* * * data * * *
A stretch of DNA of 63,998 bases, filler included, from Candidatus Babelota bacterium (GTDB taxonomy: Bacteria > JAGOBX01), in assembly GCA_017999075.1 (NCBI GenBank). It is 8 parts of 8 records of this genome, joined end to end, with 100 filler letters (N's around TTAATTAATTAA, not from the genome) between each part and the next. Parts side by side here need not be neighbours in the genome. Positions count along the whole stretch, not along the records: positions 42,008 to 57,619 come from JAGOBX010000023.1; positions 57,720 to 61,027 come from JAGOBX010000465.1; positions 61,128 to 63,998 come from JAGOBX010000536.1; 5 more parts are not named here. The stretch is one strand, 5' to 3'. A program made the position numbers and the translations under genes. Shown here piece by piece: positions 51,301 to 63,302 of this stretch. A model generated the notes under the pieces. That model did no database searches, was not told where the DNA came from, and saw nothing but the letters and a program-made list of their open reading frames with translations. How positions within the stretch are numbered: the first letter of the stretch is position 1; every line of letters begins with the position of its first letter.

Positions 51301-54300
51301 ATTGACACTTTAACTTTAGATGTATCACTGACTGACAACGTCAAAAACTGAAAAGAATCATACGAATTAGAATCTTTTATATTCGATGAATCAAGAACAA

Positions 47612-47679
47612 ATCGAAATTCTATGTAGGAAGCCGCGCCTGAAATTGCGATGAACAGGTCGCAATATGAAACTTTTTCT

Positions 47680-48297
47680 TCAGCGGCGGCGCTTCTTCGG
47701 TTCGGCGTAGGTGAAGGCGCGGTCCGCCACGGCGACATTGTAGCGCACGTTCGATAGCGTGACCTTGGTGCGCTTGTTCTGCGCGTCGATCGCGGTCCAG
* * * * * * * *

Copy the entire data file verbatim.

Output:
A stretch of DNA of 63,998 bases, filler included, from Candidatus Babelota bacterium (GTDB taxonomy: Bacteria > JAGOBX01), in assembly GCA_017999075.1 (NCBI GenBank). It is 8 parts of 8 records of this genome, joined end to end, with 100 filler letters (N's around TTAATTAATTAA, not from the genome) between each part and the next. Parts side by side here need not be neighbours in the genome. Positions count along the whole stretch, not along the records: positions 42,008 to 57,619 come from JAGOBX010000023.1; positions 57,720 to 61,027 come from JAGOBX010000465.1; positions 61,128 to 63,998 come from JAGOBX010000536.1; 5 more parts are not named here. The stretch is one strand, 5' to 3'. A program made the position numbers and the translations under genes. Shown here piece by piece: positions 51,301 to 63,302 of this stretch. A model generated the notes under the pieces. That model did no database searches, was not told where the DNA came from, and saw nothing but the letters and a program-made list of their open reading frames with translations. How positions within the stretch are numbered: the first letter of the stretch is position 1; every line of letters begins with the position of its first letter.

Positions 51301-54300
51301 ATTGACACTTTAACTTTAGATGTATCACTGACTGACAACGTCAAAAACTGAAAAGAATCATACGAATTAGAATCTTTTATATTCGATGAATCAAGAACAA

Positions 47612-47679
47612 ATCGAAATTCTATGTAGGAAGCCGCGCCTGAAATTGCGATGAACAGGTCGCAATATGAAACTTTTTCT

Positions 47680-48297
47680 TCAGCGGCGGCGCTTCTTCGG
47701 TTCGGCGTAGGTGAAGGCGCGGTCCGCCACGGCGACATTGTAGCGCACGTTCGATAGCGTGACCTTGGTGCGCTTGTTCTGCGCGTCGATCGCGGTCCAG